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Trust Garns, Revisited

Posted on April 4, 2016 | Posted in Civil Litigation, Collections

Garnishment cases keep coming. In our February 2016 newsletter (Garnishing a Lawyer’s Trust Account), we discussed an unsuccessful garnishment of a tax refund cheque that lawyers held in trust for a debtor, subject to a direction to pay other parties. We now have a variation on this theme in Building Solutions International Inc. v. Benazzi, a 2015 Ontario Superior Court decision.



A creditor issued a notice of garnishment to lawyers, seeking to garnish money and mortgages that the lawyers held in trust for the debtor. Upon receiving the garnishment, the lawyers paid to the sheriff the money held in trust although, for reasons set out in our previous newsletter, we are not convinced that the lawyers ought to have done that. The lawyers, in their garnishment response regarding the mortgages, claimed that the mortgages held in trust were not debts.


Under the Rules of Civil Procedure, a creditor is allowed to garnish debts that other persons owe to the debtor. A debt has been defined as “a sum payable in respect of a liquidated money demand.” The judge referred to previous cases indicating that interests in property, held in trust, are non-monetary obligations that are not subject to garnishment until they are converted into money obligations at a future date. Accordingly, the judge held that, until the mortgage fell due and was paid, there was no debt to be garnished. The judge held only that, as payments were received from the mortgagors, these payments would be subject to garnishment, something that the lawyers had already conceded.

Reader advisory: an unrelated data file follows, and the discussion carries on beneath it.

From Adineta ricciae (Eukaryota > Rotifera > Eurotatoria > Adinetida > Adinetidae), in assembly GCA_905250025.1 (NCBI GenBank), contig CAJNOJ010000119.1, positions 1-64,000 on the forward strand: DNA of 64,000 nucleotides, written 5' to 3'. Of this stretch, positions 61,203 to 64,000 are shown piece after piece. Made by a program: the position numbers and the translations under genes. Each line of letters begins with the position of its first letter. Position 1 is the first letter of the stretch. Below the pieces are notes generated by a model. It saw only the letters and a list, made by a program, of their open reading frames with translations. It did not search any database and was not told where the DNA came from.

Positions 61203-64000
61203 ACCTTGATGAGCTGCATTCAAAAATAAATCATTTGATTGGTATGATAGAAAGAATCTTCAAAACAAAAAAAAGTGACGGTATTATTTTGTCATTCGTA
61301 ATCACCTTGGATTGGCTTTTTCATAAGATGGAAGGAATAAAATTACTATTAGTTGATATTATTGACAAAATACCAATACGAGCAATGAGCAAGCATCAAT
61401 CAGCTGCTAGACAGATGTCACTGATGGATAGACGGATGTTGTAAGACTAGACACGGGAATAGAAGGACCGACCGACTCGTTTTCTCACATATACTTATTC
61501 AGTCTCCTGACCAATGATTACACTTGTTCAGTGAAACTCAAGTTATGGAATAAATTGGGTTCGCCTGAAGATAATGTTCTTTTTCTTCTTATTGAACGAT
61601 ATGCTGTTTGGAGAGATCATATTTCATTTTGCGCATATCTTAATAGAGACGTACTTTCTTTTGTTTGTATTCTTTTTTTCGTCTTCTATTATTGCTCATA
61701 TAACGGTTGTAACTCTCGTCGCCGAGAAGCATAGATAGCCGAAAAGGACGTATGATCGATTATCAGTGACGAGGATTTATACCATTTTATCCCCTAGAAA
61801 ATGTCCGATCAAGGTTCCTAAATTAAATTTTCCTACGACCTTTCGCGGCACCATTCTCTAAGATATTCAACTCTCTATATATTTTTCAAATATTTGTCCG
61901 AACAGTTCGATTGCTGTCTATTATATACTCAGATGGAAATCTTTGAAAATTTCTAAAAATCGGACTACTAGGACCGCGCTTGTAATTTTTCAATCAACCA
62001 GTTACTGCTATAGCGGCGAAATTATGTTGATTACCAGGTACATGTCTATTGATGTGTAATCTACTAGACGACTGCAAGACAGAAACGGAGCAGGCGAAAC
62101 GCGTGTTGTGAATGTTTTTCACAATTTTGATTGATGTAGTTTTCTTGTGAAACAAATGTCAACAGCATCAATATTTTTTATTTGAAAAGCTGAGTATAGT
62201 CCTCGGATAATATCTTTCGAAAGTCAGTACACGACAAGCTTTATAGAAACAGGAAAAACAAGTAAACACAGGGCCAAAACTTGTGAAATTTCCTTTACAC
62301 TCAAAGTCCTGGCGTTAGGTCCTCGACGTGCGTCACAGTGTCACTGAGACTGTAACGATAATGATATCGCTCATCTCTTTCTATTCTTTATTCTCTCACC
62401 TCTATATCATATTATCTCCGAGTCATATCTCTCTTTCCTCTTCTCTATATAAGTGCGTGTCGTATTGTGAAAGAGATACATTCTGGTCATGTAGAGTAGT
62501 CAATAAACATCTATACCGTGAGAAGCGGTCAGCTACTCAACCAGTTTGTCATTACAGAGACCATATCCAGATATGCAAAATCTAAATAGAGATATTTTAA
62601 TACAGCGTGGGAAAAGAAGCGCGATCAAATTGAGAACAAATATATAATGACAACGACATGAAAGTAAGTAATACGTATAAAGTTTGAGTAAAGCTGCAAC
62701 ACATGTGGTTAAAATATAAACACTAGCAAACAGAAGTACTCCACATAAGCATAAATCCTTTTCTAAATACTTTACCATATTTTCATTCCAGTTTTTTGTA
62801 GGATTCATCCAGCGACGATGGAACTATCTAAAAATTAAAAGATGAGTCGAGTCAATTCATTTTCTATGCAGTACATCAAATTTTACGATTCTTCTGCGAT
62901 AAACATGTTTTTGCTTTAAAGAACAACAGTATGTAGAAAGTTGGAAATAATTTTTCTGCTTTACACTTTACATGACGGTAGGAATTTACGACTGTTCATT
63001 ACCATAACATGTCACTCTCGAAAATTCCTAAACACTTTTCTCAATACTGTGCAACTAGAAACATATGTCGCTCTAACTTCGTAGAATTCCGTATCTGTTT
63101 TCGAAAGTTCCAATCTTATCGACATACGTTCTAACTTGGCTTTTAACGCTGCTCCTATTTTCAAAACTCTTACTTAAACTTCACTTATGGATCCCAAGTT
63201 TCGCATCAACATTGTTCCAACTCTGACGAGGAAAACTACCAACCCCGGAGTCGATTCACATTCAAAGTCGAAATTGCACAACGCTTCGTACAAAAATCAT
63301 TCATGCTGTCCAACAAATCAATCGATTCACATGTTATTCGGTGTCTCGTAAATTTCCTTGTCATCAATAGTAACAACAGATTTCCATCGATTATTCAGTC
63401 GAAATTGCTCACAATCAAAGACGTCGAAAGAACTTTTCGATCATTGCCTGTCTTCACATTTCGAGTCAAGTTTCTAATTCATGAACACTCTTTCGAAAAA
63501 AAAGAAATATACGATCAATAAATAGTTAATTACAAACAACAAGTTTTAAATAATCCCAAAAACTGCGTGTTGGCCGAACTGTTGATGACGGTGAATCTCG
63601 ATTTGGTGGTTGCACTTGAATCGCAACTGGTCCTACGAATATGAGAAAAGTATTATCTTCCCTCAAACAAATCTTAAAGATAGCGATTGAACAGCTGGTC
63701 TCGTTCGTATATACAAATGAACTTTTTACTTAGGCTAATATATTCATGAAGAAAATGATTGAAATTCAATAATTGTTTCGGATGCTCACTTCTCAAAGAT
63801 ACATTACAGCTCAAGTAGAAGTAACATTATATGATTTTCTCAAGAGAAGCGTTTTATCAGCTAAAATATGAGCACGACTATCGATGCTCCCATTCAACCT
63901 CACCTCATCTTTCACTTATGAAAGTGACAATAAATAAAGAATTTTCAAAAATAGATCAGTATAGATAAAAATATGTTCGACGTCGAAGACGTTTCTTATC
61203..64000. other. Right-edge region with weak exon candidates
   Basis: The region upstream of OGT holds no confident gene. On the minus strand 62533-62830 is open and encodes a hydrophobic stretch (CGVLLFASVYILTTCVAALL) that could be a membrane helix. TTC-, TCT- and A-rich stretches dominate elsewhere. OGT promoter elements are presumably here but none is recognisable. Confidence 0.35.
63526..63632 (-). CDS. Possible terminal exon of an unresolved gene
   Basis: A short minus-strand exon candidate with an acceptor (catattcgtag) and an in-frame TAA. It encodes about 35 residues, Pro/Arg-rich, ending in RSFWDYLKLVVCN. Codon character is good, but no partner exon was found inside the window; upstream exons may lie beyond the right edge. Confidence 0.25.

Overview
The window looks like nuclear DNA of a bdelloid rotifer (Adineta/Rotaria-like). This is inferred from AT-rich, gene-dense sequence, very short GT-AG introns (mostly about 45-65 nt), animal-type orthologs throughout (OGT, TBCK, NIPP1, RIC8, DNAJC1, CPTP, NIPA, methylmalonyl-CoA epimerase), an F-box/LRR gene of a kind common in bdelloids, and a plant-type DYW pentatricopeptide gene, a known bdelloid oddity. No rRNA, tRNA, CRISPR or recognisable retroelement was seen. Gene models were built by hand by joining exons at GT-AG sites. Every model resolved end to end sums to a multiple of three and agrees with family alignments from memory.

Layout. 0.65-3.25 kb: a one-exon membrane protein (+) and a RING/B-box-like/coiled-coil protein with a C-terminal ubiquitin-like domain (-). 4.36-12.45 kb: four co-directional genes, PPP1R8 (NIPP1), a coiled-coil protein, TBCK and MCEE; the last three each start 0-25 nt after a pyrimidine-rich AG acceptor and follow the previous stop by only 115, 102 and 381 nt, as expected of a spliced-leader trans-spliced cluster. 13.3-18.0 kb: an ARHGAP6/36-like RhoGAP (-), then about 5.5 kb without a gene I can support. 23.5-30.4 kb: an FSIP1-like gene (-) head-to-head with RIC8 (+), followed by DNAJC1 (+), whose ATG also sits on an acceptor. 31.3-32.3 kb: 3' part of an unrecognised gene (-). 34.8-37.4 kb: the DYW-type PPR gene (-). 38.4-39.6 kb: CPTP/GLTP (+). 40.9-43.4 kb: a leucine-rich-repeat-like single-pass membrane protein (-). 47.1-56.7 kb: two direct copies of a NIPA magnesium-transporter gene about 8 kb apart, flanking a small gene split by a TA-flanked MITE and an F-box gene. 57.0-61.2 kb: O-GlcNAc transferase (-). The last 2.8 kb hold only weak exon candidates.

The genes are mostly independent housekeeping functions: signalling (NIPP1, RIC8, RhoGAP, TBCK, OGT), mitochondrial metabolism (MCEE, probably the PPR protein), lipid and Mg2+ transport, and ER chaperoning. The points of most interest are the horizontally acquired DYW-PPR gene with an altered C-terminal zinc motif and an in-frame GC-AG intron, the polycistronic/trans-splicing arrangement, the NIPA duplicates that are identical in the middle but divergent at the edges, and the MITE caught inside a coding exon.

The creditor also requested that the lawyers produce all of their books and records, banking records, mortgages, charges, investments, and monies concerning funds received from or held on behalf of the debtor. They also sought an order requiring the lawyers to disclose any disbursement, renewal, or payout of any investments that they held on behalf of the debtor.


The judge held that this request was overly broad and would breach solicitor-client privilege. She also held that there was no evidence that the creditors needed this remedy and were unable to seize assets without it. The judge declined to order the lawyers to provide the requested information.



The judge dismissed the motion and ordered costs of $5,800 against the creditor.


Image courtesy of Gracey.
Jonathan Speigel


Written by Jonathan Speigel Jonathan Speigel, the founding partner of Speigel Nichols Fox LLP, leads the litigation and construction practices.


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